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Theatre review: A Thing Mislaid

12 October 2018

Pat Ashworth on a play that challenges rhetoric about asylum-seekers

Robert Day

Teele Uustani (left) and Raquel Pereira in A Thing Mislaid by Maison Foo

Teele Uustani (left) and Raquel Pereira in A Thing Mislaid by Maison Foo

THEATRES should be places of sanctuary, in the determined view of Bethany Sheldon and Kathryn Lowe, artistic directors of Maison Foo. They founded the company — an associate company of Derby Theatre — in 2008, to create “mischievous new theatre that challenges audiences and tickles their imagination… absurd pieces rooted in social conscience.”

When they began researching the experiences of refugees and asylum-seekers, they were saddened to discover how isolated many of them felt. One had lived in the city for two years and had not really spoken to anyone outside of the Derby Refugee Advice Centre. So they developed the Refugee Friends Scheme to run alongside this play and to collaborate with other theatres to make their work and buildings a more welcoming experience.

Maison Foo’s style makes them very accessible. Words are few; there’s a lot of clowning, drollery, and puppetry in the European tradition; storytelling is often visual; it’s physical and immediate. In A Thing Mislaid, two very expressive actors, Teele Uustani and Raquel Pereira, play fellow migrants on the road, fleeing from who knows what, hunted and running to “the edge” until they can run no more.

“I don’t have a city. My family have been mislaid,” one tells officials demanding papers.

Robert DayTeele Uustani (left) and Raquel Pereira in A Thing Mislaid by Maison Foo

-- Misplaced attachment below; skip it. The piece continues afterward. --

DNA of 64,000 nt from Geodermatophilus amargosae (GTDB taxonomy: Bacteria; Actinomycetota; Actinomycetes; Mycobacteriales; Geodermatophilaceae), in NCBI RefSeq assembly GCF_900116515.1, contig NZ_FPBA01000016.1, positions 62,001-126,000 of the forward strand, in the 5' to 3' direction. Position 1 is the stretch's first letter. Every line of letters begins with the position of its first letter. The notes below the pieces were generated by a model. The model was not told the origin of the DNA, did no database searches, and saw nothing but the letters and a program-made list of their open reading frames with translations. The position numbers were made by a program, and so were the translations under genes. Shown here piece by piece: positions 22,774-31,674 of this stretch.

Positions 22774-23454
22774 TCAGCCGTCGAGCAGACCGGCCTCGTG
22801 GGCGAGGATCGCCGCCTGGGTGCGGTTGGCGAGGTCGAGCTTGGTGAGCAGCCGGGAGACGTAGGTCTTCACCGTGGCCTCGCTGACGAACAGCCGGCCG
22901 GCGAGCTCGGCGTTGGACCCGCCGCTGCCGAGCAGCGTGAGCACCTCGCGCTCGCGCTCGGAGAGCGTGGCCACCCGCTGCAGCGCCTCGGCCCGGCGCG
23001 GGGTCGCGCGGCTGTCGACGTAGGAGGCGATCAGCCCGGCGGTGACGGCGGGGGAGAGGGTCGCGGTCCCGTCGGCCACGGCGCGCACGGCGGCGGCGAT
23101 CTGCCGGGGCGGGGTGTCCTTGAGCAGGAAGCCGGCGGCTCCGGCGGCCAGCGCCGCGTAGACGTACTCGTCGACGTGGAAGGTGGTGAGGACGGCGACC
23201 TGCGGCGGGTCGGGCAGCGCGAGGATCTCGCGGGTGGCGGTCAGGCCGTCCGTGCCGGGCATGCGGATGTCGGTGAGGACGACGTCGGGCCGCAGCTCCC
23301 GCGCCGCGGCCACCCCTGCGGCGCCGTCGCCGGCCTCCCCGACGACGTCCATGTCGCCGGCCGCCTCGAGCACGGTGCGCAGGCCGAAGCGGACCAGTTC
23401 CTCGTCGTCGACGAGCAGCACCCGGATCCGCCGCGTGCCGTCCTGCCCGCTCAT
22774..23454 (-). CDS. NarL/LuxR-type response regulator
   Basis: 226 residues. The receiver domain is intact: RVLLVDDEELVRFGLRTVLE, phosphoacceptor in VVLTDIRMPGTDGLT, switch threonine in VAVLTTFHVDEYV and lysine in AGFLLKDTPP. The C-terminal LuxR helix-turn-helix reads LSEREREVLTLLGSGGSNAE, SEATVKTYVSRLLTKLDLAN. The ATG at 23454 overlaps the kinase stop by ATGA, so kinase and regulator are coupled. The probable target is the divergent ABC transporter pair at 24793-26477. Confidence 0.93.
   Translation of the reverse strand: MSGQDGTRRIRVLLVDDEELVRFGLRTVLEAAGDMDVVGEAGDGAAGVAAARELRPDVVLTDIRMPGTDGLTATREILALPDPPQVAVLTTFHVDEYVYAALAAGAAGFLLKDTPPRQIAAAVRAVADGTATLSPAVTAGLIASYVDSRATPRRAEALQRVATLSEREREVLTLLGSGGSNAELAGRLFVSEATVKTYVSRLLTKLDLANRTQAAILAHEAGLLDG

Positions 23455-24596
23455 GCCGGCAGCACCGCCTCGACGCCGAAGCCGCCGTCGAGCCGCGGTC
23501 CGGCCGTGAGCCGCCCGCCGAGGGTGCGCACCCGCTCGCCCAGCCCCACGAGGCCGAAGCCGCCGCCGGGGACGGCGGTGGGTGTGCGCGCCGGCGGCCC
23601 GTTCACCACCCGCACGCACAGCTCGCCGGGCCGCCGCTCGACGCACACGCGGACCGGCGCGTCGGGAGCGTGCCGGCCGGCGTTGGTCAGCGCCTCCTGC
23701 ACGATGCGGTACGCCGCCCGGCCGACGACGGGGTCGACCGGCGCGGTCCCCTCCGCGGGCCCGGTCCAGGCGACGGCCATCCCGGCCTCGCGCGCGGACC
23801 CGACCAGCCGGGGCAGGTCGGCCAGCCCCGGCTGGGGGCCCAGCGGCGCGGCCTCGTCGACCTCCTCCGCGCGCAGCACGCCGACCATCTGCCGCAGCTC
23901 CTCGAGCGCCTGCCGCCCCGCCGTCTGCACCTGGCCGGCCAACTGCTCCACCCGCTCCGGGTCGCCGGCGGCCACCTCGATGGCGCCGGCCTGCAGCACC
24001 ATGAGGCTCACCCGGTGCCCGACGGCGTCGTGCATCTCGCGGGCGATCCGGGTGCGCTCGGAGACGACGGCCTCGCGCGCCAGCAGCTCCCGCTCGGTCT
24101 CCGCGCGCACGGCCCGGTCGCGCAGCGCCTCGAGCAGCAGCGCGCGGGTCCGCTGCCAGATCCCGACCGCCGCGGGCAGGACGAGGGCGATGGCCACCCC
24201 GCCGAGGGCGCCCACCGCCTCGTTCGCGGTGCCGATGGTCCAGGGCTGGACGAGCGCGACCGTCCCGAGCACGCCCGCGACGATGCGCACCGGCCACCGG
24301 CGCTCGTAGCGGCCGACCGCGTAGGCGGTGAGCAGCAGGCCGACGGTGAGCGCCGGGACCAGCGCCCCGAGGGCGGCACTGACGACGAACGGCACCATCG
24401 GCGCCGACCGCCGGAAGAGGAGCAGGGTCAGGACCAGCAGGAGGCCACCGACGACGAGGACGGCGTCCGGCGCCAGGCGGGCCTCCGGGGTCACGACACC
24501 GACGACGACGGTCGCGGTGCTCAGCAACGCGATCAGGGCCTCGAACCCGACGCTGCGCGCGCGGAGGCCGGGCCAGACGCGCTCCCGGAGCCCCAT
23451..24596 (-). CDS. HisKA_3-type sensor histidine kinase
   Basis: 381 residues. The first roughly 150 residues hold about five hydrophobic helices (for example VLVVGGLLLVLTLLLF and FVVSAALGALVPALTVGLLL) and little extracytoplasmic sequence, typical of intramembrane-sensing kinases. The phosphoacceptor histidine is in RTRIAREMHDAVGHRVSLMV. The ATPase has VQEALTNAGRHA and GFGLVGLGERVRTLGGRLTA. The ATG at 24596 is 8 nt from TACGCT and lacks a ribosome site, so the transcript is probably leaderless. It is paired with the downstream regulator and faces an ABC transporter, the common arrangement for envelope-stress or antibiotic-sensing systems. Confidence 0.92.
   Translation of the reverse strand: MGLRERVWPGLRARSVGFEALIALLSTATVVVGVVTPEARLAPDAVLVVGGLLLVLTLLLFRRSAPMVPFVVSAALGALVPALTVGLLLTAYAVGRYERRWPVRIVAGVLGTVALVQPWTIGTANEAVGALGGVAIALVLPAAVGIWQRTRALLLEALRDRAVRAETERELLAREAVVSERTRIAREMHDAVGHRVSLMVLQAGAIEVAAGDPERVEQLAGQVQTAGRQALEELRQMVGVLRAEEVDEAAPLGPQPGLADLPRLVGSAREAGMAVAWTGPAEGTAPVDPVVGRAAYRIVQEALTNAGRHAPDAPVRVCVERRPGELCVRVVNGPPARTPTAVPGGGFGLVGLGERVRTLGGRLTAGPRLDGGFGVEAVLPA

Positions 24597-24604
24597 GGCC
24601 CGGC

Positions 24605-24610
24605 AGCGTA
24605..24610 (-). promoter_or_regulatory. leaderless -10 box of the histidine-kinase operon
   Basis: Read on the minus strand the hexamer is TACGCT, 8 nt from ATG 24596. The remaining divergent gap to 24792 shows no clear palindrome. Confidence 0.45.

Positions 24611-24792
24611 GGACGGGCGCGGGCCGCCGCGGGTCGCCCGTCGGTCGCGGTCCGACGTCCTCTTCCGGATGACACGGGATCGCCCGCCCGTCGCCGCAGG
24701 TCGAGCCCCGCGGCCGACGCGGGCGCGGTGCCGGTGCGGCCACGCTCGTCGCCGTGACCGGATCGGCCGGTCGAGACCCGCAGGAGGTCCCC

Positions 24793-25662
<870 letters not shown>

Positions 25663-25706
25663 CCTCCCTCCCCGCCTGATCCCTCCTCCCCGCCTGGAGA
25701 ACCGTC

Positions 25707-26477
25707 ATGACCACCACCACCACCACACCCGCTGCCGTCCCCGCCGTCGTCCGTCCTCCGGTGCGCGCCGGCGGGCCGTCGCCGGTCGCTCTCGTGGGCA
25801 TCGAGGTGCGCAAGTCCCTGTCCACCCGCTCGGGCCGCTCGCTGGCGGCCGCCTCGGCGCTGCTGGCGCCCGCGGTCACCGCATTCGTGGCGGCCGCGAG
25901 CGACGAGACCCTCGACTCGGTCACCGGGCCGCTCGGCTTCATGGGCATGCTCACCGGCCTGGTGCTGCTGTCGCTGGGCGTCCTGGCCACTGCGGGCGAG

A baby bird has apparently been mislaid, too: in a mirror image of their own situation, they are seeking to unite it with its flock. It’s an elusive and haunting piece. The two performers use a hand-held video camera to film scenes using miniature puppets that mimic their own actions, simultaneously projected and mesmerising to watch. There are menacing sounds of barking dogs and falling masonry.

And yet it’s wonderfully comic, too, with what might have been sad moments impishly turned on their heads. The pair endure hunger and are down to one biscuit: they play out an imagined scene in a glittering restaurant, La Maison Grande, summoning the waiter and swilling “wine”. In another mad episode, they adopt the identities of “Barbara and Nigel”, in a new and hostile urban settling.

Maison Foo have won the accolade of “A Theatre of Sanctuary” from City of Sanctuary, a national group working to challenge the rhetoric about refugees and to create a climate of welcome. Audience members from these and other communities can access new technology that delivers captions, audio description or translation direct to individual tablet devices — opening up the world of theatre for everyone. It’s important work.

The tour of A Thing Mislaid continues at the Arena Theatre, Wolverhampton (17 October), The Brewhouse, Burton upon Trent (18th), Lakeside Arts, Nottingham (20th,) and Attenborough Arts Centre, Leicester (21st). For further details, including links to box offices, visit maisonfoo.com.

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